Small Countries

Small Countries in Europe

Description of Small countries

The Concise Encyclopedia of the European Union describes small countries in the following terms: [1] Europe’s mini-states are for the most part protectorates of, or otherwise closely linked to, larger European countries. These special relationships determine their arrangements with the Eu (see more in this European encyclopedia). Applications for full EU membership by small but independent states are complicated by their lack of sufficient resources to play a full part in the Community’s governance and by the incongruity of their having equal veto rights with the major nations. Those that enjoy nil or very low tax rates are under persistent attack by member states that believe themselves to be losing revenue as a result of tax avoidance.

Andorra, a republican tax haven, over which until 1993 Spain (in the name of a bishop) and France (in the name of its president) held joint sovereignty, has been part of the Community’s customs union since 1991, but has not applied for EU membership.

The Channel Islands of Jersey and Guernsey are self-governing crown dependencies and together constitute the leading British-linked tax haven in Europe (see more in this European encyclopedia). Although not part of the EU they enjoy free movement of goods under the UK’s Treaty of Accession. The Isle of Man has a similar status.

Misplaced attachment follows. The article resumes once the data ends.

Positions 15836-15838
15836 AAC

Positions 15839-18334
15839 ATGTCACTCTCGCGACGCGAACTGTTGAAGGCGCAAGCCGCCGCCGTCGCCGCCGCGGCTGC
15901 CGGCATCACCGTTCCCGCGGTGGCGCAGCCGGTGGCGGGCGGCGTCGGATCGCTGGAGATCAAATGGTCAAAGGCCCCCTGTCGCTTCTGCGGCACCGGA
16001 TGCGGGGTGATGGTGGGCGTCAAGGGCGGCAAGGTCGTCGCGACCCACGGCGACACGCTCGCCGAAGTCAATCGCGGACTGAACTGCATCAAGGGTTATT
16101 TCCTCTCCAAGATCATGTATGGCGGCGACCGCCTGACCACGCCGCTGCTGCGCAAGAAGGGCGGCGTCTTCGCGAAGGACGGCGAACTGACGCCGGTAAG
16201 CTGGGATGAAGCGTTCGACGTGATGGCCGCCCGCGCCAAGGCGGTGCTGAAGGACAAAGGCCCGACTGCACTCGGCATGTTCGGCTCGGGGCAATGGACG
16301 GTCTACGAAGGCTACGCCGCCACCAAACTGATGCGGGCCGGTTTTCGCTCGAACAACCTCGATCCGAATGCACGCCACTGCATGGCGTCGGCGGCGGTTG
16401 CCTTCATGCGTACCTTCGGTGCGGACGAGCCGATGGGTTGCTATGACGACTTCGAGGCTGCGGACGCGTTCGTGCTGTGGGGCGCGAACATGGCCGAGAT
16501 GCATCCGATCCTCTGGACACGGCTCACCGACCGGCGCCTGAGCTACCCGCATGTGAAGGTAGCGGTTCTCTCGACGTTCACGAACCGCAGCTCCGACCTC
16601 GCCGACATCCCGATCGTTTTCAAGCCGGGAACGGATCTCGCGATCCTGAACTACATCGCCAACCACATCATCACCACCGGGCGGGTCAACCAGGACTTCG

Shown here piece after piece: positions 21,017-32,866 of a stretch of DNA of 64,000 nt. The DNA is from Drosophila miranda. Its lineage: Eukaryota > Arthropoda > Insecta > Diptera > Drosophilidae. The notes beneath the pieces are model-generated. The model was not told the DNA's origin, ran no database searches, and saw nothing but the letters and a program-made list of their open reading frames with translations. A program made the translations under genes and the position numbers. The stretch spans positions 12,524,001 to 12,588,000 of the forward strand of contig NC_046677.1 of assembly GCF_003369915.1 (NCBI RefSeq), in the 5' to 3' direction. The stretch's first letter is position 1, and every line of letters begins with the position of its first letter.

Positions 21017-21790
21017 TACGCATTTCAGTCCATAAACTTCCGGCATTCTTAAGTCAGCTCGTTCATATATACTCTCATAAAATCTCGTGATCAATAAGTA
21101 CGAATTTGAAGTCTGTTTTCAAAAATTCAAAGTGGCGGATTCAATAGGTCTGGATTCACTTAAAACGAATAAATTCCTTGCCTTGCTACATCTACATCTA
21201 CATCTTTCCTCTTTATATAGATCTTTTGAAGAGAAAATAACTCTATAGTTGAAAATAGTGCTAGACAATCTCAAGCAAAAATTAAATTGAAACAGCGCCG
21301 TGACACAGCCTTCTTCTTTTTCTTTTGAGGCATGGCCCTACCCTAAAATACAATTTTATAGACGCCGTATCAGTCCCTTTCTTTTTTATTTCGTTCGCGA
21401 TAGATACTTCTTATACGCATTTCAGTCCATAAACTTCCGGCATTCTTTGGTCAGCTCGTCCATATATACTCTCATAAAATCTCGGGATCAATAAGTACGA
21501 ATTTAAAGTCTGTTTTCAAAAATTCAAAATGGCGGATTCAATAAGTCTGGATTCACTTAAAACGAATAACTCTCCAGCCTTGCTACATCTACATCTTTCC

Gibraltar falls within the ambit of the Treaty of Rome as a British dependency (ceded by Spain in 1713). A partially self-governing democracy, it is disputed territory between the UK and Spain, a problem exacerbated by its being a peninsula, with its airport on reclaimed land.

Liechtenstein, a principality and a tax haven linked to Switzerland, is a member both of EFTA and (unlike Switzerland) of the EEA. It has not applied for EU membership.

Malta, a former British dependency and a republic since 1974, has had an Association Agreement since 1970. Its application for membership of the EC in 1990 received only a cautious welcome from the Commission, which was troubled by the country’s economic backwardness, its lack of experienced officials, its protectionism and the hostility to the EU of its powerful pro-communist Labour Party. A further problem was its constitutional policy of non-alignment. Nevertheless, Malta is wealthier per head than most other candidate countries and accessionnegotiations are beginning.

Monaco, a principality, a tax haven and a protectorate of France, is in customs union with France but has no formal agreement with the EU.

Other very small European states include the Republic of San Marino, an Italian protectorate in customs union with the EU; and the Vatican City, which is independent.

Small countries and the European Union


See Also

  • Monaco
  • Andorra
  • Malta
  • Liechtenstein
  • Gibraltar
  • Channel Islands


Notas y References

  1. Based on the book “A Concise Encyclopedia of the European Union from Aachen to Zollverein”, by Rodney Leach (Profile Books; London)

See Also

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